The opinion of the court was delivered by: Honorable Jerome B. Simandle
SIMANDLE, Chief District Judge:
This matter comes before the Court on Felix Davila's petition to vacate, set aside, or correct sentence, filed pursuant to 28 U.S.C. § 2255, challenging his sentencing by this Court on grounds of ineffective assistance of counsel. [Docket Item 1.] Petitioner contends that his defense counsel should have and failed to object to the application of a career offender enhancement during his sentencing in light of the Supreme Court's decision in Carachuri-Rosendo v. Holder, --- U.S. ---, 130 S.Ct. 2577 (2010).*fn1
The Government has filed an answer, arguing that Plaintiff's claim is without merit and does not warrant an evidentiary hearing. [Docket Item 4.] The Court finds as follows:
1. In June 2011, Petitioner pled guilty to a charge of conspiracy to possess with intent to distribute heroin, which carried a maximum sentence of 20 years imprisonment. The Probation Office classed Petitioner as a career offender under the United States Sentencing Guidelines, with a recommended Guidelines Range of 151-188 months. Petitioner's attorney moved for - and was granted - a downward departure on the grounds that Petitioner's classification as a career offender over-represented the seriousness of his criminal history, pursuant to § 4A1.3 of the United States Sentencing Guidelines, lowering the recommended range to 140-175 months. The Court further granted a downward variance pursuant to 18 U.S.C. 3553(a), imposing a final sentence of 96 months imprisonment.
2. Plaintiff's petition was timely filed because it was filed within one year of "the date on which the judgment of conviction becomes final," pursuant to 28 U.S.C. § 2255(f). This Court sentenced petitioner on January 3, 2012. Petitioner filed the present Motion on April 24, 2012. As the present motion is timely, there is no need for the Court to consider Petitioner's argument that equitable tolling is warranted.*fn2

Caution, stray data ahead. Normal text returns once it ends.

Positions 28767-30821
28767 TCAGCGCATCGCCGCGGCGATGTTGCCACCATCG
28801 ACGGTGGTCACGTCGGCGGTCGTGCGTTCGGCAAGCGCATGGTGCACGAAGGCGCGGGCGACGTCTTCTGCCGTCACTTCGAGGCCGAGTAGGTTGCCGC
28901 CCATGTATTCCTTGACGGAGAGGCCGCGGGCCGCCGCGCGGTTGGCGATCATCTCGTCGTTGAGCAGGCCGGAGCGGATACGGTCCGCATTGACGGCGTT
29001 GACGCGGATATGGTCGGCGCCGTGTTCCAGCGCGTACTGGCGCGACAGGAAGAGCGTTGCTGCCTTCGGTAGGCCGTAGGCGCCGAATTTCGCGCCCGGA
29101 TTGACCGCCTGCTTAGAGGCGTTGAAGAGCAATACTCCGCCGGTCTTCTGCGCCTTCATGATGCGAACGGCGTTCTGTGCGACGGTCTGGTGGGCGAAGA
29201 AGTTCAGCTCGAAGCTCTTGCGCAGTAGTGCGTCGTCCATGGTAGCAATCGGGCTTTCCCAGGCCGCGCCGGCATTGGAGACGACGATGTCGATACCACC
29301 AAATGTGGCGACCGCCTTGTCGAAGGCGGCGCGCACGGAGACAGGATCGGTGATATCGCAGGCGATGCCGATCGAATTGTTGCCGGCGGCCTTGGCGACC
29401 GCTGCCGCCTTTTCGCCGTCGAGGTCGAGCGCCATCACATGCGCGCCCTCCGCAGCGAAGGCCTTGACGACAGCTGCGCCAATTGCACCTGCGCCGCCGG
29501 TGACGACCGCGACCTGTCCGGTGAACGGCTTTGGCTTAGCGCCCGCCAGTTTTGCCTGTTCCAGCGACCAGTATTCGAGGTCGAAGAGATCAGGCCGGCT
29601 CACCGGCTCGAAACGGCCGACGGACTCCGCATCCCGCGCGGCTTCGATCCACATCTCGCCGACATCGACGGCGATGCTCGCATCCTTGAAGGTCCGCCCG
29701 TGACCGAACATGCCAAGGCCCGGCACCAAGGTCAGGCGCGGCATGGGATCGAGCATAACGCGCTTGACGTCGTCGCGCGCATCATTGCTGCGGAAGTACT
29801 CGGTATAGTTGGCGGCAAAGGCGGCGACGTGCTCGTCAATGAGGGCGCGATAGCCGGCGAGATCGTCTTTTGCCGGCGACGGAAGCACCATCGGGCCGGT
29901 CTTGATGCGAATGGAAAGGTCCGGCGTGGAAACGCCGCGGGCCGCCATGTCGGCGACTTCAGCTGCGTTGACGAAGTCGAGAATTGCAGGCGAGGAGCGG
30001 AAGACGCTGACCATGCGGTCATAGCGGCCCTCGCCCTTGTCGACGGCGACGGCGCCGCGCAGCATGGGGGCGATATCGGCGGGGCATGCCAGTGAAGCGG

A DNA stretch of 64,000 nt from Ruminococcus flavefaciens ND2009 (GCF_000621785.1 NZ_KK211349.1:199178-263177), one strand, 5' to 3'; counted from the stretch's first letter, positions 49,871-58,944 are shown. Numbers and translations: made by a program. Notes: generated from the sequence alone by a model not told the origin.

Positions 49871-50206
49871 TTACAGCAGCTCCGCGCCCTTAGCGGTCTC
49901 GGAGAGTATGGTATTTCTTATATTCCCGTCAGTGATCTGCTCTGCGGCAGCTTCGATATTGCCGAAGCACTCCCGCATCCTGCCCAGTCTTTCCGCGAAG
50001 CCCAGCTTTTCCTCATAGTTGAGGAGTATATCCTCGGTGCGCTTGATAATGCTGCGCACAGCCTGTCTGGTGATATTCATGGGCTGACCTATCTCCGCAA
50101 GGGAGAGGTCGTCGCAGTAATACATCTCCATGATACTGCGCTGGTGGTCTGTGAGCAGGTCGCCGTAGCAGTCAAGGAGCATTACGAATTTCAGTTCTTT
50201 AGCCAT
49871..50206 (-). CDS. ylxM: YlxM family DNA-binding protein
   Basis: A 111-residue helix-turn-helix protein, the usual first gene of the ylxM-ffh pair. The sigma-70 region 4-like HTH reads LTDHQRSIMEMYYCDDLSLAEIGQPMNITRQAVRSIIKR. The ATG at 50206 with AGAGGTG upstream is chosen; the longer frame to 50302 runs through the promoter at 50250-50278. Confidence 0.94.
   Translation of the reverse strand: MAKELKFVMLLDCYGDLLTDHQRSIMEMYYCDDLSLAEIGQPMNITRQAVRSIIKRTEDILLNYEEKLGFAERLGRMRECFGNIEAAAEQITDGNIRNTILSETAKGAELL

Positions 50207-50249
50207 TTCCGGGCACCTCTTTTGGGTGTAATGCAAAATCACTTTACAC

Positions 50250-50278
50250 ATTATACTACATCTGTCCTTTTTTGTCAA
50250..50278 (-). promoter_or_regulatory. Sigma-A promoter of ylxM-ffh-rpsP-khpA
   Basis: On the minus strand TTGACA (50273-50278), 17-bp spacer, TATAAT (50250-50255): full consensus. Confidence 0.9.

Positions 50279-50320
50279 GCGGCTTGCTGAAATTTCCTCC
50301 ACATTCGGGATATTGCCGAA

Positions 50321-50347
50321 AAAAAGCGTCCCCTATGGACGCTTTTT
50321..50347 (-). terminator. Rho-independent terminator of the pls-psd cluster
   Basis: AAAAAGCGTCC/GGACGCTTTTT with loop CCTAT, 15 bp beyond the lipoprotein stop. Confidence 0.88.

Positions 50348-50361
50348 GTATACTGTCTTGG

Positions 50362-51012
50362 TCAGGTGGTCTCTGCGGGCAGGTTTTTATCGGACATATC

3. While Petitioner's claims are properly within the purview of § 2255, the grounds for collateral attacks on final judgments are narrowly limited. See United States v. Addonizio, 442 U.S. 178, 184 (1979). To prevail on a claim of ineffective assistance of counsel, Petitioner must be able to demonstrate that (1) counsel's performance was so deficient as to deprive the defendant of the representation guaranteed to him under the Sixth Amendment of the United States Constitution; and that (2) the deficient performance prejudiced the defense by depriving the defendant of a fair trial. Strickland v. Washington, 466 U.S. 668, 687 (1984). Although sentencing does not concern a defendant's guilt or innocence, "ineffective assistance of counsel during a sentencing hearing [also] can result in prejudice because 'any amount of [additional] jail time has Sixth Amendment significance.'" Lafler v. Cooper, 132 S.Ct. 1376, 1385-86 (2012) (quoting Glover v. United States, 531 U.S. 198, 203 (2001)). To demonstrate prejudice, Petitioner must show "that there is a reasonable probability that, but for counsel's unprofessional errors, the result of the proceeding would have been different." Gov't of the V.I. v. Forte, 865 F.2d 59, 62 (3d Cir. 1989)(quoting Strickland, 466 U.S. at 694).
4. The Court concludes that Petitioner has failed to satisfy the prejudice prong of Strickland, because the error of which Petitioner complains had no effect on the sentence imposed. Petitioner's claim of ineffective assistance of counsel rests wholly on the fact that, had his lawyer argued the applicability of Carachuri-Rosendo, the Court would have ruled that Petitioner was not a career offender, and therefore would have subjected him to a reduced sentencing range. However, as the United States correctly argues, the cases are dissimilar and inapposite and therefore, even if Counsel had argued the applicability of Carachuri-Rosendo, the outcome of Petitioner's sentencing would not have been different. In other words, the Supreme Court's ruling in Carachuri-Rosendo was addressing a different law than that controlling prisoner sentencing, and even if counsel had made an objection based on Carachuri-Rosendo during sentencing it would not have impacted the Court's decision.